Edmonton's downtown arena comes in above cap
City council to decide on changes to reduce cost
The latest cost estimate for Edmonton's proposed downtown arena is $485 million, $35 million higher than the cap set by city council.
The designers have given city council a list of possible changes to bring the project on budget, said Rick Daviss, the city's executive director for the Edmonton Arena District.
The designers have already changed the plans since the initial cost estimates for the arena project were submitted to reduce costs.
They include removal of the Oiler Team Store, changing the exterior finish from zinc to stainless steel, removal of some food and beverage facilities, and replacing the terrazzo flooring on the second concourse with polished concrete, said Rick Daviss.
Additional changes that council will address next Tuesday include reducing underground parking by half, and simplifying the exterior finish.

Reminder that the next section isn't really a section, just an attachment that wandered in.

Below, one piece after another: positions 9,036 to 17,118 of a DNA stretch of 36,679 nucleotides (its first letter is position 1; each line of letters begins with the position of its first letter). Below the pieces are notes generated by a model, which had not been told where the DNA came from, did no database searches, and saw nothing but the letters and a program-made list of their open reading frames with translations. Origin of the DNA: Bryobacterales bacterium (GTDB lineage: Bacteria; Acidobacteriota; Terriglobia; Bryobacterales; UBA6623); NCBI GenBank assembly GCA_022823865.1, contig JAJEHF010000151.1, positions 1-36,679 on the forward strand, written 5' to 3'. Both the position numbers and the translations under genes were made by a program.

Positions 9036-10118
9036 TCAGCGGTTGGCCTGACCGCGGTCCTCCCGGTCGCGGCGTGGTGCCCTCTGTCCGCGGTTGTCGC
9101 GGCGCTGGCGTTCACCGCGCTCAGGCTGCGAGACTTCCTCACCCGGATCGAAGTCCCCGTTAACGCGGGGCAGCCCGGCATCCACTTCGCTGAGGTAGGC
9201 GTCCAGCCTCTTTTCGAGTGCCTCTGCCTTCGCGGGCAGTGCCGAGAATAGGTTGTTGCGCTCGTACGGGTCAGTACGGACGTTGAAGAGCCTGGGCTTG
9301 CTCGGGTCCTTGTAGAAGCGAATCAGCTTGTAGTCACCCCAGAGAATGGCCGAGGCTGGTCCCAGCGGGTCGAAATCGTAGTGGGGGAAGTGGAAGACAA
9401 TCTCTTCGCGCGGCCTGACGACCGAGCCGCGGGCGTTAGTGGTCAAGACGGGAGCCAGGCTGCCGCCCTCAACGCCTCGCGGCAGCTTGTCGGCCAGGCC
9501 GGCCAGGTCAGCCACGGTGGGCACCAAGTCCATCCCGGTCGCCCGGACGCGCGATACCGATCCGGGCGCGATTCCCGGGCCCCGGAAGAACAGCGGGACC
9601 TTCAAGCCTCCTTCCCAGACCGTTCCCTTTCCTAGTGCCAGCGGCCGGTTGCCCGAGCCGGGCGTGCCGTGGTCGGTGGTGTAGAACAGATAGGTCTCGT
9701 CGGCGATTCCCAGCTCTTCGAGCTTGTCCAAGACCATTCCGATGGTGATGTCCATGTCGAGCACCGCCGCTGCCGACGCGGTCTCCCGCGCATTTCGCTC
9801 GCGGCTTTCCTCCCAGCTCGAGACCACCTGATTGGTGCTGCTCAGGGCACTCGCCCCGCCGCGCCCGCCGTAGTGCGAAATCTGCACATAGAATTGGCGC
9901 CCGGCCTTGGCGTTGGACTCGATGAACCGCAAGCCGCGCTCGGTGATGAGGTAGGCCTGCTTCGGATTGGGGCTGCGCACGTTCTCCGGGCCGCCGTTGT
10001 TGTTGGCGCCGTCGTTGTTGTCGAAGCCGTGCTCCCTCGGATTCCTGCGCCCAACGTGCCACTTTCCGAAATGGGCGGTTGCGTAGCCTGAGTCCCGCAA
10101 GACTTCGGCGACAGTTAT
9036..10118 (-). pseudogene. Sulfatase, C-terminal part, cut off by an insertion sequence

None of the cost-saving measures identified will require significant redesign which would result in increased construction costs due to delays.
But Daviss admits that changing the design too much could backfire and disappoint the public.
"It really is a design that's captured the attention of not just Edmontonians but I think it's got international exposure and recognition as truly being a stand-out facility," he said. "And we don't want to jeopardize that at this stage of the game."
Mayor Stephen Mandel said the report shows that the arena can come at or below the $450 million cap.
"We all have dreams that we'd like to have everything but if you want A, maybe you can't have B," he said.
But Coun. Kerry Diotte believes this new information is shaking public confidence in the process,
"The public is already concerned about the financial side to this," he said. " I get tonnes of emails saying it's not a good enough deal for taxpayers, we should get more revenue, we shouldn't have to put in more money. I want a new arena but let's get it right."
There was some good news out of Thursday report. Estimates of revenues the city would see from the community revitalization levy are now pegged at $1.6 billion over 20 years, up from the original estimate of $1.2 billion.
The city also believes that the cost of the LRT link to the arena is $10 million less than estimated.
However, the cost of the Winter Garden, the structure that crosses 104th Avenue and links the arena with the rest of downtown, now sits at $80 million, $30 million more than the original estimate.